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Colorado Noir
John Dwaine McKenna
Reviewed by Kathy Hare

          Fiction is the most powerful weapon in a wordsmith’s arsenal. It allows a writer to worm their way into your mind by first engaging your emotions. Like magic, the gut- wrenching feelings zap the brain into reconsidering long-held ideas. And no one has mastered the art of “thought-provoking fiction” better than John Dwaine McKenna.
          I used the same phrase to describe McKenna’s “Whim-Wham Man,” reviewed in the September 2013 issue of the NFH. Sorry, but I just can’t think of a better way to describe his awesome writing.
           In “Colorado Noir,” a collection of 11 short stories, he captivates his audience with memorable characters and plots chuck-full of wit and irony. Then bam, it hits you! You’re suddenly pondering serious social issues: senseless crime, homelessness, elderly care, and mental illness. While many of us would never choose to read a factual book about these problems, McKenna’s mesmerizing writing won’t allow us to stop turning the pages.
          The book is subtitled: “Stories from the dark side,” with most of the action taking place in Colorado Springs. While I don’t expect Mayor Bach or the city council to give it a thumbs up, members of the Colorado Independent Press Association showed their appreciation of McKenna’s handiwork by giving “Colorado Noir” three different awards. All very much deserved.
           In a phone interview  McKenna said, “I’ve lived in Colorado Springs, by choice, since 1968, and I wouldn’t want to live anywhere else.” However, he finds it hard to ignore the problems the city experiences as it continues to expand.
          He begins the book with “The Aluminum Mistress,” luring us in with the  first paragraph. Here it is: “After they got to know her better, all the guys at the shop tried, but it was impossible to guess how long the old woman had been living on the streets - because she was stingy with personal information, wary, and tough as a feral cat.”
          Elaine, a feisty woman who rides a tricycle around the Springs collecting aluminum cans, persuades Little Davie and Santos, at the Southside Tire Company on Nevada Avenue, to save the shop’s soda cans for her. Then she rushes on to her next stop. “Gotta go. I ain’t got a silver spoon in my mouth ya know.” It’s a phrase she repeats often. And the irony of those words in connection with her demise will blow your mind!
          Next, “The Ghosts of Christmas Present” is a tale about Yazzie and Darrel Lee, who have “fallen on hard times.” Most of their problems can be blamed on their own vices. “They were both drinking men, prone to lapses of memory and blackouts, their livers hard and their brains pickled from years of hundred proof and cheap beer.” McKenna artfully incorporates the city’s policy against homeless camps into this story. So as we watch the men’s downward spiral, from living in a trailer court near Fountain Creek, to living under the stars, we know they’re doomed. Nevertheless, McKenna treats us to a zinger of an ending.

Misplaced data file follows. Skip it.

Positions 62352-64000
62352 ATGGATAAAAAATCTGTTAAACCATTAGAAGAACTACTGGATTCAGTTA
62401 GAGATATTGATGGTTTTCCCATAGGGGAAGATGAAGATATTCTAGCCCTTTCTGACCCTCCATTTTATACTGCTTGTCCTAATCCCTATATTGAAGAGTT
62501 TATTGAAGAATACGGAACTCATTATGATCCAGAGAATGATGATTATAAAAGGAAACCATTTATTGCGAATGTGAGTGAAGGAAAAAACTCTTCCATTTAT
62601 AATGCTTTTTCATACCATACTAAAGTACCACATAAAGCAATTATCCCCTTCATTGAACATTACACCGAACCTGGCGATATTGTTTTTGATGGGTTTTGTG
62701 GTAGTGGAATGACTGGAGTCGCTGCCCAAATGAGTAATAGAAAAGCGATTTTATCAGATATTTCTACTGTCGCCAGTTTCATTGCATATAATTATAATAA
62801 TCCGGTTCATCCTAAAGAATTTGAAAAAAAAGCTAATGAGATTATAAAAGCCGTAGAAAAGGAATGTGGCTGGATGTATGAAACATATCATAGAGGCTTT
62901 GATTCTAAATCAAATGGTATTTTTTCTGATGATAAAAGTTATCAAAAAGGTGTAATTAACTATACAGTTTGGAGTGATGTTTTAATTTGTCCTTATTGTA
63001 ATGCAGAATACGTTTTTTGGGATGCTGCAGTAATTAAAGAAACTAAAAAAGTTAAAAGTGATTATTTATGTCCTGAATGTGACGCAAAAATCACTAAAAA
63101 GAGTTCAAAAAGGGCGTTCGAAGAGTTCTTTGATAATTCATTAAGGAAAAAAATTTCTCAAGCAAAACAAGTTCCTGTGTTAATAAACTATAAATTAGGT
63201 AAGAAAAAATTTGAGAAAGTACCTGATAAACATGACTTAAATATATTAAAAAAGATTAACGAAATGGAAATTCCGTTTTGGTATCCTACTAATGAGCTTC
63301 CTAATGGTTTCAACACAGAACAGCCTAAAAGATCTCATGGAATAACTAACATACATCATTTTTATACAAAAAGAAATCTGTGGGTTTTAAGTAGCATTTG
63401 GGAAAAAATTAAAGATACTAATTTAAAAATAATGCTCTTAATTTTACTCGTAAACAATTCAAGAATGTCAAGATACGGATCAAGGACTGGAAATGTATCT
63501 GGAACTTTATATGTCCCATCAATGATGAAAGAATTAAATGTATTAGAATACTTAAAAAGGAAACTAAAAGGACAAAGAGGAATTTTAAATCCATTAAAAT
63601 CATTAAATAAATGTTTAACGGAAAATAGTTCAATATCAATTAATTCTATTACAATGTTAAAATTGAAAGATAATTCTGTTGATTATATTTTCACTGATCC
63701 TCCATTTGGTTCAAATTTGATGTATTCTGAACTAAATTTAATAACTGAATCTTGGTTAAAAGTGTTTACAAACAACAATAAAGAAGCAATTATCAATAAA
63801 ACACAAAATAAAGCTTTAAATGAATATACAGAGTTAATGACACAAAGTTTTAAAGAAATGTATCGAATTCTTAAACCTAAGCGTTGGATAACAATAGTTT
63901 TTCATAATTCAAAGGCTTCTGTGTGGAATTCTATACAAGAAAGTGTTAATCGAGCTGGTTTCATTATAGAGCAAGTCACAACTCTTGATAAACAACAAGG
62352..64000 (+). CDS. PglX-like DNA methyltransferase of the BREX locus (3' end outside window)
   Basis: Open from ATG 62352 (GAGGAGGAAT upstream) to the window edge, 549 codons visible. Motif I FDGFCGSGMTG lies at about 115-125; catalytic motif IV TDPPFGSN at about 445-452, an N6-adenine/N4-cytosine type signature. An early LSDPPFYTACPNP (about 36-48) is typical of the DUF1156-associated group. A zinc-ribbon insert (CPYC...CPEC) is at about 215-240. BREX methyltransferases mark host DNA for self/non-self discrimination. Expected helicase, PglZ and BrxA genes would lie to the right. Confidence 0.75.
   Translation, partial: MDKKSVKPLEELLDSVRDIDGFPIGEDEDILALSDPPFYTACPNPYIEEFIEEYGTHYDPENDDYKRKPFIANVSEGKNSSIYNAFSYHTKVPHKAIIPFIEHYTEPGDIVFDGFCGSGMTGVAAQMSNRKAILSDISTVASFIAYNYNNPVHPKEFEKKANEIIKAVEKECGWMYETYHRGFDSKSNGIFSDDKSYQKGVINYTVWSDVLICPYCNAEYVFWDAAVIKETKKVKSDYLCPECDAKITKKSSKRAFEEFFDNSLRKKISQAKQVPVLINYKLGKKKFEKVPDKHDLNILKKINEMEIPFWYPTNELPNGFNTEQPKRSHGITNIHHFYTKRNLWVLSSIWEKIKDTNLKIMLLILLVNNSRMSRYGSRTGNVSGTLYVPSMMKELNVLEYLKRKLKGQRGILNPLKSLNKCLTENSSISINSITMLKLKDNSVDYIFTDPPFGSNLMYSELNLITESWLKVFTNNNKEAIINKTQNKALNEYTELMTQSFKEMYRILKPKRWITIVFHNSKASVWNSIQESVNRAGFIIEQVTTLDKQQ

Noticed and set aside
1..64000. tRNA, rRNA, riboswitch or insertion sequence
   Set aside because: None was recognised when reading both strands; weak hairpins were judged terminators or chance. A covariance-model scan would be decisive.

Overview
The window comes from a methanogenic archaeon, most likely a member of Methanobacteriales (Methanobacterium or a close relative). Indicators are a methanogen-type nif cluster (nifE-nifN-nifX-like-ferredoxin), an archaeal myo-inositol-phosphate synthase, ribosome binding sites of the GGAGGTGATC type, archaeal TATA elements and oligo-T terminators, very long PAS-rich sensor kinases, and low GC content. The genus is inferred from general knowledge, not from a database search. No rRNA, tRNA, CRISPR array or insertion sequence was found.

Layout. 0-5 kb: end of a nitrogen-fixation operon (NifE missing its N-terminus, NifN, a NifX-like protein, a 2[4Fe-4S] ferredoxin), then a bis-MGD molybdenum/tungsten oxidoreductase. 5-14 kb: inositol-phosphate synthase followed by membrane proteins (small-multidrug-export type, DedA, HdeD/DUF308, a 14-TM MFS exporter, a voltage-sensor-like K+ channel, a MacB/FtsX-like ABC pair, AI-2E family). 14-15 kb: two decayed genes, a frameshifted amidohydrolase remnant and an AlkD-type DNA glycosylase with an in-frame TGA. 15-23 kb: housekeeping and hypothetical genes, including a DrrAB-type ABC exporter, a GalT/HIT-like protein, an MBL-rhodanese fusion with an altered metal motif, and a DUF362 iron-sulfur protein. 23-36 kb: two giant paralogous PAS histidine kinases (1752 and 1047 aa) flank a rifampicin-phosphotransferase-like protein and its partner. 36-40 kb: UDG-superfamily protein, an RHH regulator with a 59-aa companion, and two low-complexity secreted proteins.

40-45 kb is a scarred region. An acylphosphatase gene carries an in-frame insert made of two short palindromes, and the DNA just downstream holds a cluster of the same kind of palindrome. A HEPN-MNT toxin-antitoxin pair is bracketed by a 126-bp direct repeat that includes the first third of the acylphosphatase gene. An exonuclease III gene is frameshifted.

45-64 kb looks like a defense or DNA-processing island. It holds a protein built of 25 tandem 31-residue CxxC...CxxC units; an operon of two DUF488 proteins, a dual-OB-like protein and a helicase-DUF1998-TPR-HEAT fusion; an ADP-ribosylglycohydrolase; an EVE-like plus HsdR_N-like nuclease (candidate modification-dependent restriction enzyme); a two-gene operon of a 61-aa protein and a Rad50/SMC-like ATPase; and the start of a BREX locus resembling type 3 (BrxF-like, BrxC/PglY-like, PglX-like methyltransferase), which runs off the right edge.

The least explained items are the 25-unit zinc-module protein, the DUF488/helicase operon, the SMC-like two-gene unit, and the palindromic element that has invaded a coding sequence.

“Mosby’s Retreat” turns our attention to elderly care. It’s about a gray tomcat who stealthy makes his home in the “Southwest Assisted Care Center.” The residents feed him, keep him out of sight, and get a kick out of putting one over on a nasty administrator who strictly enforces the home’s “No Pets Allowed” rule. I love this story because it illustrates how much comfort one little animal can bring to people who are basically forgotten by the rest of society.
          Since the military plays a significant role in our neighborhood, it’s not surprising to find it featured in three of McKenna’s stories. “The Rising,” is told by 89- year-old Lieutenant General (Ret.) Jeremiah Livingston Ross. He remembers flying “Gallopin’ Gertie” during WWII as if it were yesterday. He sees her in his dreams, closing in on him. Here McKenna ventures into the realm of science fiction. Or does he? This story certainly leaves you wondering.
          “The Retributionists,” is four intense pages covering the life and death struggle between Azziz and Meleki. Does it take place in Iraq or Afghanistan? It really doesn’t matter, since the same scenario occurred more times than we can count in both wars. And “The Prisoner of Jane Russell” proves what every warrior already knows; combat experiences will never be forgotten - even when you can no longer recognize your own children.
          Each and every story in “Colorado Noir” leaves a lasting impression, because the characters are so believable. I’m willing to bet that we’ve all encountered a slick used-car salesman like Jimmy-Dan Dee. You’ll find him featured in “The Emerald Pearl Witch,” and smile when his gets his comeuppance in “Damn Good for Him.”
          Hands-down, Jake McKern, in “A Mischief of Rats,” is the most loveable character. While he is not perfect, McKern tries his best to maintain law and order in the Springs. First featured in “The Whim-Wham Man,” we pick up his story on November 3, 1955, as he is going to buy a brand new Chevy Bel Air convertible. I think of him as a “Knight in Tarnished Armor,” who will forever be fighting his demons, but will never stop plugging away, trying to protect the innocent among us.
           The “big city” evils depicted in “Colorado Noir” are no worse than those that appear on the local news. Yet the everyday drone of crime and social problems often leaves us numb. Perhaps that’s why we need a masterful writer to excite our synapses, forcing us take a closer look at the world around us.
          So come on, “Buy Local!” Because McKenna’s books contain the freshest writing you’ll find on the market. And “Colorado Noir” has no expiration date. It will keep churning in your mind long after you’ve finished the book.

First published in The New Falcon Herald
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